Happy or excited scenes are short with fast cuts and quicker moves of the camera and characters.
A down shot should be used when there are interesting or important things to identify.
“Even sugar bowls have feelings in the world of fantasy.” Ollie Johnston
Rules of thumb:
- Change the expression before a fast move
- A character looks down when frowning, up when smiling
- When the character is talking, minimize other facial expressions before or after the dialog.
When more than one character is walking together, modify each ones pace slightly. Also have the spacing between characters change slightly – pull apart, close in again, pass another, or fall behind. This gives life to the group.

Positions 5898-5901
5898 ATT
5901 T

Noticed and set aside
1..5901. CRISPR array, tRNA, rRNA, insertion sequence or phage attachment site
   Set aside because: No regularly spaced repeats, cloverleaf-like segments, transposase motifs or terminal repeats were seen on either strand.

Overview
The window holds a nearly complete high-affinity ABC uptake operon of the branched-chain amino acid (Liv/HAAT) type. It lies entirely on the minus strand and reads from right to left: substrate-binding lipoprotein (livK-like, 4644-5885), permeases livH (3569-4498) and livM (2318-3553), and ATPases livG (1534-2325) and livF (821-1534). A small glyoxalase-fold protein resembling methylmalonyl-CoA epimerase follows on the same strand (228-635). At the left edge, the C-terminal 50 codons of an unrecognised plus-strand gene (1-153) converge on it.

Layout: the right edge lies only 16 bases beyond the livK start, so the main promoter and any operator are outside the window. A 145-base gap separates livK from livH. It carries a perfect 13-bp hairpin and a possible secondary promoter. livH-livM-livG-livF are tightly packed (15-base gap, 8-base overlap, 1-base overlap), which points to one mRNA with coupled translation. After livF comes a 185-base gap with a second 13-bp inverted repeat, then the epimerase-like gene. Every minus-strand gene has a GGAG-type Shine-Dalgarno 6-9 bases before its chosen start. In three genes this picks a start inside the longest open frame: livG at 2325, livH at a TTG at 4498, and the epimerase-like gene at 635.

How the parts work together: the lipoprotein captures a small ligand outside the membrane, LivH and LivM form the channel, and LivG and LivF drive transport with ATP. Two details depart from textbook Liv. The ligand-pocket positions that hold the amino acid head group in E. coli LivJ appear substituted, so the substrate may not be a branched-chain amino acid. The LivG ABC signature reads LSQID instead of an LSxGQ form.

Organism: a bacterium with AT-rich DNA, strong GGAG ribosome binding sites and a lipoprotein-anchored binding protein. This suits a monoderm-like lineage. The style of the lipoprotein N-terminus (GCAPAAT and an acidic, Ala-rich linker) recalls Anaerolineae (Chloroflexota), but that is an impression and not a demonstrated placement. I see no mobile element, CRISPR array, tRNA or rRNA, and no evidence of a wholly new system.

Animals are common in animation and they have their own secrets. Hair clues the audience to an animal’s personality: smooth fur is feminine, mussed hair gives an irritable look. Tails show mood: happy dogs wag their tails; scared dogs put their tails between their legs. Ears show an animals attitude: quizzical, angry, alert. Neck and chest also show attitude – from belligerent chest jutting to friendly leg rubbing.
Squash and Stretch
Actors in real life do not really squash or stretch when they move but it has become a staple in traditional animation because it exaggerates weight, which is considered the most important aspect of realistic movement. Balls squash as they hit the ground, stretch as they rebound: rubber balls squash more than cannonballs. The fact that you can tell if a ball is a rubber ball or a cannonball by a simple animated bounce, demonstrates how influential squash and stretch can be. However, a little bit goes a long way; unless your goal is to animate like the great Tex Avery, don’t overdo squash and stretch.
Principles of Animation